China's Ecological Footprint By: Andrew Solis

China's average hectare per capita (person) is 2.2 out of 1 total hectares available. Compared to the U.S., their average hectare per capita (person) is 8 out of 3.9 hectares available. We can see that even when the u.S. has more available, they are in fact in more of a deficit than China.
In order to find the total square miles China utilizes, simply take China's total hectares per capita (person)-2.2- and multiplying that by China's total population-1336.6 million- getting 2940520 total hectares. Then divide that by 100 to get 29405 acres. Finally dividing by 0.4 will give you that China's uses 11762.08 square miles of resources to provide for their people.
By taking a look at the graph on the board, we can see that the U.S. has a greater average hectare per capita (person) than China, but still in a very problematic deficit. Seeing that China has only a 1.2 deficit compared to the huge difference in a 4.1 deficit in America. Both countries are not stable enough to continue with expanding industry, infrastructure, or even zoos. Instead keeping land open, countries like China and the U.S. decide that the economy comes first.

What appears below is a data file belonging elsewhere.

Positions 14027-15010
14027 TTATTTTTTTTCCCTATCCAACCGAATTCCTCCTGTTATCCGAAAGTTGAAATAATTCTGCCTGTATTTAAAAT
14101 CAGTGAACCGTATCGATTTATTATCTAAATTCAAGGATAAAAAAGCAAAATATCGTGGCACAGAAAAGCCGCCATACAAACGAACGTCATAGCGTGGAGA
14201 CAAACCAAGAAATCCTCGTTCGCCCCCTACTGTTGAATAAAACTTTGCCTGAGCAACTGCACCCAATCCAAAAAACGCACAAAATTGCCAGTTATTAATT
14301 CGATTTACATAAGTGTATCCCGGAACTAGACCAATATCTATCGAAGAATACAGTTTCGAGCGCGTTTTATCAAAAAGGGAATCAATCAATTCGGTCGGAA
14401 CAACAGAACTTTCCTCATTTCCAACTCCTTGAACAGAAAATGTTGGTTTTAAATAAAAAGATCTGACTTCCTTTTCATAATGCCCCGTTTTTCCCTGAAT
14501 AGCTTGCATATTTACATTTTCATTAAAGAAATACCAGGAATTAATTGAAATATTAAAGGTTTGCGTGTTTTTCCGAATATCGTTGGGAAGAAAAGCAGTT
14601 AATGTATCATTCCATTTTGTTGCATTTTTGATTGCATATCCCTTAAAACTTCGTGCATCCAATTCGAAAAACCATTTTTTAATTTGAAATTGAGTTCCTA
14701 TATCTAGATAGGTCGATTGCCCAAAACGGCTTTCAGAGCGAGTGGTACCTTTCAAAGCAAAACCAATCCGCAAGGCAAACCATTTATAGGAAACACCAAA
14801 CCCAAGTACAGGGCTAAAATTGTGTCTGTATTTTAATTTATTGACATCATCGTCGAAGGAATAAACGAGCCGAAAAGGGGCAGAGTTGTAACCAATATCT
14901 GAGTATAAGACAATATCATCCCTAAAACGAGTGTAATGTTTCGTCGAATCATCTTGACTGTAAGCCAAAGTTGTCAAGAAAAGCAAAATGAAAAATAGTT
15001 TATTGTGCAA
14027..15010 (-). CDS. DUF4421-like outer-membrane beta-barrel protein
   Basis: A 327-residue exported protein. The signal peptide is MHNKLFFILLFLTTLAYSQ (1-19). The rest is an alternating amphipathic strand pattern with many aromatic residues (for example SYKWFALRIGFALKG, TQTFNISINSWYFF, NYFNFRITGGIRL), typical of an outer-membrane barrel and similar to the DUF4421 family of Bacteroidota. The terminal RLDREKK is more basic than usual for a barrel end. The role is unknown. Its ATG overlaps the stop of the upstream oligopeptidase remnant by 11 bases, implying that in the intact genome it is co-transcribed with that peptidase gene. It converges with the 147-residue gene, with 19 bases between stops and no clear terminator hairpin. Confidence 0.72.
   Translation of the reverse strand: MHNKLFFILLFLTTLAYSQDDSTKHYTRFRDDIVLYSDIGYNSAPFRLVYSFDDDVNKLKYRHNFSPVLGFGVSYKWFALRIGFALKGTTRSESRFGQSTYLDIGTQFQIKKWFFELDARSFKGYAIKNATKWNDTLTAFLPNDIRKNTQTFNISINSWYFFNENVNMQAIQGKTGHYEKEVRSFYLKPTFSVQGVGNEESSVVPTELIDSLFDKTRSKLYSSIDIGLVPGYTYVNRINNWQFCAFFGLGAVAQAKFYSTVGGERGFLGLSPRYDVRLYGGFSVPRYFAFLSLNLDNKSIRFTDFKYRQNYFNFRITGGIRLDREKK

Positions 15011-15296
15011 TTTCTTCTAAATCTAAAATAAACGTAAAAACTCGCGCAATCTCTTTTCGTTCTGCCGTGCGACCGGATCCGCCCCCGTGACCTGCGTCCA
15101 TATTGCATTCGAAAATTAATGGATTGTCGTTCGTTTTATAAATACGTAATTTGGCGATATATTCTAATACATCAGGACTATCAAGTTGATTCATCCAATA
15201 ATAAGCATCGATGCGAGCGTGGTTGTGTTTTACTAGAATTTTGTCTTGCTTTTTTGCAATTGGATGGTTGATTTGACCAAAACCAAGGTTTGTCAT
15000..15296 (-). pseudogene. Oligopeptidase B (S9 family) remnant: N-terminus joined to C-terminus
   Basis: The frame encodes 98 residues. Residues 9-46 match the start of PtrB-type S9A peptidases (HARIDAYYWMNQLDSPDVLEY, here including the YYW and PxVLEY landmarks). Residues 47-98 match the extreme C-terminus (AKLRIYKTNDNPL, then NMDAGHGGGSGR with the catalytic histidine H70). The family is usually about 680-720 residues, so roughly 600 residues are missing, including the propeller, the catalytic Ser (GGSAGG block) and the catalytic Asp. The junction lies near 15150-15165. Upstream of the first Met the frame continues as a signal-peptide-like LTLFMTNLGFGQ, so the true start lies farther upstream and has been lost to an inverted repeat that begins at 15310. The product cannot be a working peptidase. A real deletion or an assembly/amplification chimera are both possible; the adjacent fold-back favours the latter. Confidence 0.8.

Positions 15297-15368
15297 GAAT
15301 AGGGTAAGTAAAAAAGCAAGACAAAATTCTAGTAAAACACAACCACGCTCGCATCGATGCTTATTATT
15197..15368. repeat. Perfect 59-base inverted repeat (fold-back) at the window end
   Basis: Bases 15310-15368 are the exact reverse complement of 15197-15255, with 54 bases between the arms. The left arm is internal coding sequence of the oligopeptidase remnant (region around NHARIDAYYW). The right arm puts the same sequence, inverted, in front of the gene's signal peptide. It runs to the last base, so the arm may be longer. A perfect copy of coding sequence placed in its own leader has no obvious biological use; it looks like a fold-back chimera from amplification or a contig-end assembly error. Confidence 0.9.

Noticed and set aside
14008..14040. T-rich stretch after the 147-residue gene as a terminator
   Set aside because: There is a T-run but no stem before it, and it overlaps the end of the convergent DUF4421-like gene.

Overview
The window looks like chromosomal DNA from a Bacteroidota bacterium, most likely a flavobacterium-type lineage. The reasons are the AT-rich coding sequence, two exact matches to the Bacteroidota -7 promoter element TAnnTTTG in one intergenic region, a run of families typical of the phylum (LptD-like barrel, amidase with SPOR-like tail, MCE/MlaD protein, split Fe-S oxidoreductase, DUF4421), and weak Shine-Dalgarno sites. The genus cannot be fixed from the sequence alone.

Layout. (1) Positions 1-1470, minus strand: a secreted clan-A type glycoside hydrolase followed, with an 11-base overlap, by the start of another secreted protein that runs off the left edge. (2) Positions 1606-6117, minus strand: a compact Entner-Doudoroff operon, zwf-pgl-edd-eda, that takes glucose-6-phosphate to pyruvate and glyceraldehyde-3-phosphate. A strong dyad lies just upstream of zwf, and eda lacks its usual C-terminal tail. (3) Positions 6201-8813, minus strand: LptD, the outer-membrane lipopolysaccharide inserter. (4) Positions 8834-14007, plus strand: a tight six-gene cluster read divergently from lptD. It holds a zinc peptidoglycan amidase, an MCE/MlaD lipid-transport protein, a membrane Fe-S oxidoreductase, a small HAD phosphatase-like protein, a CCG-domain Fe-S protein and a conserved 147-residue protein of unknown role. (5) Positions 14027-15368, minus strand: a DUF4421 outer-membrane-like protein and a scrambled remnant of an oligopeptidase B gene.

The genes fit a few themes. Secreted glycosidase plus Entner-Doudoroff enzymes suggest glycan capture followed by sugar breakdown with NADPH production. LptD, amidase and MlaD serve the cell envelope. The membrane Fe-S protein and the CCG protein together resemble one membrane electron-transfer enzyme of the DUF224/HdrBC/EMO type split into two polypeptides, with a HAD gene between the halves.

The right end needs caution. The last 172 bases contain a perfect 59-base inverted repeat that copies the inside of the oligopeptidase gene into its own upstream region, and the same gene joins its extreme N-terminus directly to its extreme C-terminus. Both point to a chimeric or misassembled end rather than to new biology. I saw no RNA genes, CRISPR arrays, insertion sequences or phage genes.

China operates in a ecological deficit. According to panda.gov, China's rapid development in industrialization, urban development, and intense agriculture continues to negatively use up their environment's resources. With all these factors China's bio capacity per person is 1 hectare.

China's bio capacity per person is 1 hectare, which puts them in a deficit of 1.2 hectares provided. The reason why this number is so low is due to all of the industrialization and agriculture taking up the land.

According to c&en.org, "Levels of ultra fine particles surpassed 500 μg per cubic meter of air in both of the recent incidents in China. That level is twice the daily concentration of 250 µg/m³ that the U.S. Environmental Protection Agency considers hazardous... "
Due to increased industrialization, urban development, and agriculture, China has paid the toll in environment, using up more than what was available. Through the last three years citizens of major cities suffocate through chemicals in the air or smog which chokes them when it is directly inhaled.

China's ecological footprint is in bad shape, but over the years their health has been increasing. In a sense, it is getting better but very slowly and will not recover for a while.

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